|Abstract:||Public water supplies are utilized extensively by industries for processing, cooling, and steam generation. The requirements as to quality of water for each industry are specific, therefore information on the quality or chemical character of the water supply is essential not only in the location of industrial plants but also is an aid in the manufacture and distribution of products.
Data are given in this report on the water supplies for 1,315 of the larger cities (or places) throughout the United States. The population of these cities represents 58.3 percent of the total population (1950 census), and more than 90 percent of the total urban population, of the United States. Part 1 of the report contains data for 819 cities east of the Mississippi River, and part 2 includes data for 416 cities west of the river. All cities of 15,000 or more population and many cities of smaller population are included.
The information given for each place includes, in most instances, population of the place; ownership, source, and treatment of supply; storage facilities for both raw and finished water; and chemical analyses of the supplies.
The chemical quality of a water affects its industrial utility. A total of 2,506 chemical analyses of the supplies for the places included are shown. Surface-water supplies, generally, are more variable in composition than ground-water supplies, but contain less mineral matter in solution. Many of the treated public supplies require further treatment to make them satisfactory for some industrial uses.
Of the total of 1,315 places included in the report, 711 receive surface-water supplies; 472 receive ground-water supplies, and 132 receive mixed supplies. The population served by these supplies is about 88,000,000, of which about 71,000,000 receive surface-water supplies and 17,000,000 groundwater supplies.
Hardness of water supplies with respect to industrial use is given much attention. The hardness of the large public supplies ranges from less than 5 parts per million to about 700 parts. About 52,000,000 people are furnished with water having hardness of 100 parts per million or less.
The weighted average hardness (average hardness of supplies weighted according to the population served) of finished water of surface supplies is 82 parts per million; of ground supplies, 162 parts; and of all supplies, 97 parts. The weighted average hardnesses of raw water of surface, ground, and all supplies are 96,200, and 116 parts per million, respectively.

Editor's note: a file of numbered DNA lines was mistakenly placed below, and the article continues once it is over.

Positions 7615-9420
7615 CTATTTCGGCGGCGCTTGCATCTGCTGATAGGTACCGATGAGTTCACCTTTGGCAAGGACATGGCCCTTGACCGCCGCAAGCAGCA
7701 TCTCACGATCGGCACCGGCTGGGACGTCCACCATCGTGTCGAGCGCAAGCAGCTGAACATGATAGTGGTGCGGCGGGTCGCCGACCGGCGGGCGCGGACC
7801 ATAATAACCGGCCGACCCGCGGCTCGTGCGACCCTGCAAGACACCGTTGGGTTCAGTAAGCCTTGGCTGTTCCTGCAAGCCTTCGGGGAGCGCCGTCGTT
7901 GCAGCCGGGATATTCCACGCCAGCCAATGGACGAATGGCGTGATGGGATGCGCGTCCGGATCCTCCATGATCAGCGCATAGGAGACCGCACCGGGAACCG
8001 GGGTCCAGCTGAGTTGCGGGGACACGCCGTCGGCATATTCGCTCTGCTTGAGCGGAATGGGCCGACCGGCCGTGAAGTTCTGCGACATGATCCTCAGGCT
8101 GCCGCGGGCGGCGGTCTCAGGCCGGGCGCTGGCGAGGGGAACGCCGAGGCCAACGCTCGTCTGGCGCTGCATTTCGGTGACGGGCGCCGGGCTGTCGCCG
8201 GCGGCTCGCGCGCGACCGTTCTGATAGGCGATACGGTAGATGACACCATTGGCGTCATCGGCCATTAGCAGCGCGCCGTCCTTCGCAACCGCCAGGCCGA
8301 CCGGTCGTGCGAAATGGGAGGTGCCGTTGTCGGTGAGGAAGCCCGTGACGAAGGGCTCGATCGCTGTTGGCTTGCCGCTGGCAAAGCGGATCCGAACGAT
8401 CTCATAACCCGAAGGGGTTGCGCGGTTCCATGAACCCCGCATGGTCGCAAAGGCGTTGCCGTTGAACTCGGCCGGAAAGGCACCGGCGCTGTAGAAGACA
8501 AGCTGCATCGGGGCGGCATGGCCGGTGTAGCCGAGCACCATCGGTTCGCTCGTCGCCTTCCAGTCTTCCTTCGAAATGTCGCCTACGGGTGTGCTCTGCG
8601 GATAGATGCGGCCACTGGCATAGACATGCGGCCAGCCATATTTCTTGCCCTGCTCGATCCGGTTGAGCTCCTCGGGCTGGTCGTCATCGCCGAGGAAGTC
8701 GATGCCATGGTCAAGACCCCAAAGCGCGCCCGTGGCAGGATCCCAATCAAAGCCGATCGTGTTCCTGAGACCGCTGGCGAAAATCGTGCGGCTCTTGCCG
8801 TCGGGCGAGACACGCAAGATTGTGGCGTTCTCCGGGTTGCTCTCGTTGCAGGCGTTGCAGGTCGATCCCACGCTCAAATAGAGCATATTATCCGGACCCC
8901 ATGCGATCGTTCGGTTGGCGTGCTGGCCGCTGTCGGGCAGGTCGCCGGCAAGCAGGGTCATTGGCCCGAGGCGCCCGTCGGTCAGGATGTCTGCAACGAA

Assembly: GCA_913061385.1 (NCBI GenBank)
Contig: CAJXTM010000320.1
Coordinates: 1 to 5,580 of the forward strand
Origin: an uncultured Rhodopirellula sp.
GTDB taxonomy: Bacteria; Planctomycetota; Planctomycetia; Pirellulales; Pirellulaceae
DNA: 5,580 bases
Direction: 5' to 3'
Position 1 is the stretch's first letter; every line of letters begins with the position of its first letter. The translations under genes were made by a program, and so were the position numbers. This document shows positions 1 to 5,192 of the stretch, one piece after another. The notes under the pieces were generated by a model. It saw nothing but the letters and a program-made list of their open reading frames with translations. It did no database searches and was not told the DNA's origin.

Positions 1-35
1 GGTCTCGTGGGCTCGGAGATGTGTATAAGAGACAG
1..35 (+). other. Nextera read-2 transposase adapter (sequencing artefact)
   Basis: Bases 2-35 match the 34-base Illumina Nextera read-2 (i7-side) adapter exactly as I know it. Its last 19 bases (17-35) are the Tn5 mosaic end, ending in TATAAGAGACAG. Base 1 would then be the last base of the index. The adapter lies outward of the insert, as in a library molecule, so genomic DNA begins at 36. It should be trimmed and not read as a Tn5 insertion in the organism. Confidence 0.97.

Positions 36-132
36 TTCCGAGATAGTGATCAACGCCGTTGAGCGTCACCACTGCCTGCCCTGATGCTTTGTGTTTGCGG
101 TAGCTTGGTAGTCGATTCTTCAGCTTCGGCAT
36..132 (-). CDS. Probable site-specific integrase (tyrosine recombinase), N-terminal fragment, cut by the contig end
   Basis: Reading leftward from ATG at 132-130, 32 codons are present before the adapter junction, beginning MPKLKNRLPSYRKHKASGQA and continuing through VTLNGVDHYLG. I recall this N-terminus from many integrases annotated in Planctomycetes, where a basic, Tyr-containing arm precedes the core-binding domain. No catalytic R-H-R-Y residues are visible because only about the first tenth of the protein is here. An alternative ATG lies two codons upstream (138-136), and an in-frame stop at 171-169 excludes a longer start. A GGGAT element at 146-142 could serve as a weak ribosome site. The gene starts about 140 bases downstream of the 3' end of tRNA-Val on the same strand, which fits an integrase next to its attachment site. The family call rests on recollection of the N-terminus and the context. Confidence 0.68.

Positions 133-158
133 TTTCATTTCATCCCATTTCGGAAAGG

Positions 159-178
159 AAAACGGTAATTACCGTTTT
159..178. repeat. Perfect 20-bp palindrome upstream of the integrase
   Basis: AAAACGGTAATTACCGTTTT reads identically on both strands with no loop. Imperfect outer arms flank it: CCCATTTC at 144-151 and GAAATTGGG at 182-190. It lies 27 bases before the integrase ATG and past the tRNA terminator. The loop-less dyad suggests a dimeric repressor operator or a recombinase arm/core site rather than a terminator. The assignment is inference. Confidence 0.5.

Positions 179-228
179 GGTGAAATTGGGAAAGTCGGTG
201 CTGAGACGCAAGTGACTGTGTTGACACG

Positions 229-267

The average hardness (based on the average hardness of each supply and the number of supplies) of finished water of surface supplies is 85 parts per million; of ground supplies, 164 Parts; and of all supplies, 121 parts. The average hardnesses of the raw water supplies are 94, 192 and 139 parts per million, respectively.
The median hardness of finished water of all supplies is 91 parts per million, and of the raw water supplies, 90 parts.
The treatment of a public water supply is planned principally to give a water that is bacterially safe for public use, and to eliminate or minimize certain undesirable characteristics of the water. Of the supplies for the places in this report, a total of 117 (3 surface supplies and 114 ground supplies) receive no treatment; 393 supplies receive no treatment other than chlorination; and the remainder receive treatment in addition to chlorination. The supplies for 171 cities are softened. Rapid sand filter plants are in use for 533 cities, exclusive of those in use at places where the water is softened. Slow sand-filter plants are in use at 35 places. A population of about 40,000,000 is served with water from these filter plants.
The total number of treatment plants, exclusive of facilities for chlorination, for most of the places in this report is 660. The total capacity of these plants in millions of gallons per day is 10,694.
A total of 693 places report raw-water storage facilities having
|Citation Search Results Text: ||The industrial utility of public water supplies in the United States, 1952, part 2, States west of the Mississippi River; 1954; WSP; 1300; Lohr, E. W.; Love, S. K.